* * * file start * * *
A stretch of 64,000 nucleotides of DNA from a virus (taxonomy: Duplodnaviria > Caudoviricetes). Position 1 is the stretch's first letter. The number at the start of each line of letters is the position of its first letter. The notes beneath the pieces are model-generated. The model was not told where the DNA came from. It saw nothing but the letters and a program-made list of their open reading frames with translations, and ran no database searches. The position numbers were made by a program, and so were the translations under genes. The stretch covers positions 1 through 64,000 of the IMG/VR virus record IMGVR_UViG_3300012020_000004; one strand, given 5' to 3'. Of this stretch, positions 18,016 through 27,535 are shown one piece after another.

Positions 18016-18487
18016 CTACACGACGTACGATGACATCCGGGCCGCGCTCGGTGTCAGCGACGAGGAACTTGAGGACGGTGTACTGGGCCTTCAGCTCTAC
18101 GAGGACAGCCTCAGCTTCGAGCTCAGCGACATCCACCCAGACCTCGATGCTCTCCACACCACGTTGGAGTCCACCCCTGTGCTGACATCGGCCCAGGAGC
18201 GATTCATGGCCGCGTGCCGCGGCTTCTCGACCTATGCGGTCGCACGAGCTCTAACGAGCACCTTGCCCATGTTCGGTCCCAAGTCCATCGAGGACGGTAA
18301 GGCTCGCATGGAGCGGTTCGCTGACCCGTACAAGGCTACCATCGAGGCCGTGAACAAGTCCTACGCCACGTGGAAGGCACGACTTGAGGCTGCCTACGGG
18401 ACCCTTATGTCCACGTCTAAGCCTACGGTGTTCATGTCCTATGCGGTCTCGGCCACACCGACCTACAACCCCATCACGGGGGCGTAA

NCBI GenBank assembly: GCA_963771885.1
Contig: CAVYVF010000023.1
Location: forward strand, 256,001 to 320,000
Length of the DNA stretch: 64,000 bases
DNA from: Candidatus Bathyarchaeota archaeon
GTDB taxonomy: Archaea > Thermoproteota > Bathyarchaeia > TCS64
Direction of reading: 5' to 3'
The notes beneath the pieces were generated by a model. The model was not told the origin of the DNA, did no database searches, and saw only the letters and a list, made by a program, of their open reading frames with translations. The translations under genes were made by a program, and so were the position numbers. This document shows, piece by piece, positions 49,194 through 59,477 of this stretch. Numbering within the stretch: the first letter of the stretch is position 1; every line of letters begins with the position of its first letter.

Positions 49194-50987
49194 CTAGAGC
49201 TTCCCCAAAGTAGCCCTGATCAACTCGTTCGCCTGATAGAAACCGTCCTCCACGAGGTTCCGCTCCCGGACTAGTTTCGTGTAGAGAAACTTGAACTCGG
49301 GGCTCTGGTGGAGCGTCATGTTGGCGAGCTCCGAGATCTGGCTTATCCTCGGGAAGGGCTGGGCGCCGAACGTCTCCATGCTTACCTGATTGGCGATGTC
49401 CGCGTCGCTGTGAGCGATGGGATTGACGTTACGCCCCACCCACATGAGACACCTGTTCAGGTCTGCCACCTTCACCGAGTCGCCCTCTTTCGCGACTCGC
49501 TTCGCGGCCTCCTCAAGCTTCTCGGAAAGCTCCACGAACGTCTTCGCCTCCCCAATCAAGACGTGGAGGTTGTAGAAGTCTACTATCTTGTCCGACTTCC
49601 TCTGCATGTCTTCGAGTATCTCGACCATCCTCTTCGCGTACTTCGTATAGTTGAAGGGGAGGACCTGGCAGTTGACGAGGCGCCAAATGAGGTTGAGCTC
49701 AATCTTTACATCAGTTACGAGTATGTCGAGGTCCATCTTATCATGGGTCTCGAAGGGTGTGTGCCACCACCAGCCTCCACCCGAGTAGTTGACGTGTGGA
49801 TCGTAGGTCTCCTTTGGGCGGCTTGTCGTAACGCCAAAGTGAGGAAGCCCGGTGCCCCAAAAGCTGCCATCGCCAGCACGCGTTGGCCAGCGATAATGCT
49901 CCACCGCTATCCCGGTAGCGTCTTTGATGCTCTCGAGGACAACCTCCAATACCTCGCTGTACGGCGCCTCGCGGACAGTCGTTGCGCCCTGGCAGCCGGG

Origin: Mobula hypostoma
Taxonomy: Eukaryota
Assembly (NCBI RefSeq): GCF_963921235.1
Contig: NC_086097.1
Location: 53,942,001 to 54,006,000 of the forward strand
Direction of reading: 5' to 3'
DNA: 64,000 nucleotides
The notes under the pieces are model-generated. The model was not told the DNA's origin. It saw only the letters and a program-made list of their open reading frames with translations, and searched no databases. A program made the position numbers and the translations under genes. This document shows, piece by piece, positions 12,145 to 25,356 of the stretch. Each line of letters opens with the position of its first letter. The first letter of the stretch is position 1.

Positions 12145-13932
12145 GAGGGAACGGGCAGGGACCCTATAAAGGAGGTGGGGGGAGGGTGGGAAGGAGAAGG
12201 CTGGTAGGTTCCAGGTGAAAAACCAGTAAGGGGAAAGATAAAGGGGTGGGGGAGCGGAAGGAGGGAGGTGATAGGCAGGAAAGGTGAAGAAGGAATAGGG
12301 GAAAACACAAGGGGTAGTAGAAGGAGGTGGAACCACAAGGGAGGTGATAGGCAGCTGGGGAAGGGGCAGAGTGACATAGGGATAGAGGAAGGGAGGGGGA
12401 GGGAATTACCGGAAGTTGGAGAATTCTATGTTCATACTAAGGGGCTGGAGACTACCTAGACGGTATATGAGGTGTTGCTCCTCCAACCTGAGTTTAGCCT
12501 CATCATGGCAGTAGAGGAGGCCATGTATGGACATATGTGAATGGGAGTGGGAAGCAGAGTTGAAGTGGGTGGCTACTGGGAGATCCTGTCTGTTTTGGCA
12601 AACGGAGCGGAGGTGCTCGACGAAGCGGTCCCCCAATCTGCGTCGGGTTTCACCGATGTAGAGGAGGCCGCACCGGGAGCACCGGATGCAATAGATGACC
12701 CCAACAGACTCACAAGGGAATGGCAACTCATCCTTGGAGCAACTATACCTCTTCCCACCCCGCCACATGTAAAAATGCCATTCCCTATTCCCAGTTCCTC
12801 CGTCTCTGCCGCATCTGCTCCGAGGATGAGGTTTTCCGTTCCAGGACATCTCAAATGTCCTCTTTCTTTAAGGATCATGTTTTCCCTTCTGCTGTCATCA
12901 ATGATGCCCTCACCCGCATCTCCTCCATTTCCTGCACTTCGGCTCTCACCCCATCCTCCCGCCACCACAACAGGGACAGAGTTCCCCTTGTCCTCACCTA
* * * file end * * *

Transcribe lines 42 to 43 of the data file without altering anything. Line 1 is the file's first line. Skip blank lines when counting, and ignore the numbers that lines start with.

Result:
12801 CGTCTCTGCCGCATCTGCTCCGAGGATGAGGTTTTCCGTTCCAGGACATCTCAAATGTCCTCTTTCTTTAAGGATCATGTTTTCCCTTCTGCTGTCATCA
12901 ATGATGCCCTCACCCGCATCTCCTCCATTTCCTGCACTTCGGCTCTCACCCCATCCTCCCGCCACCACAACAGGGACAGAGTTCCCCTTGTCCTCACCTA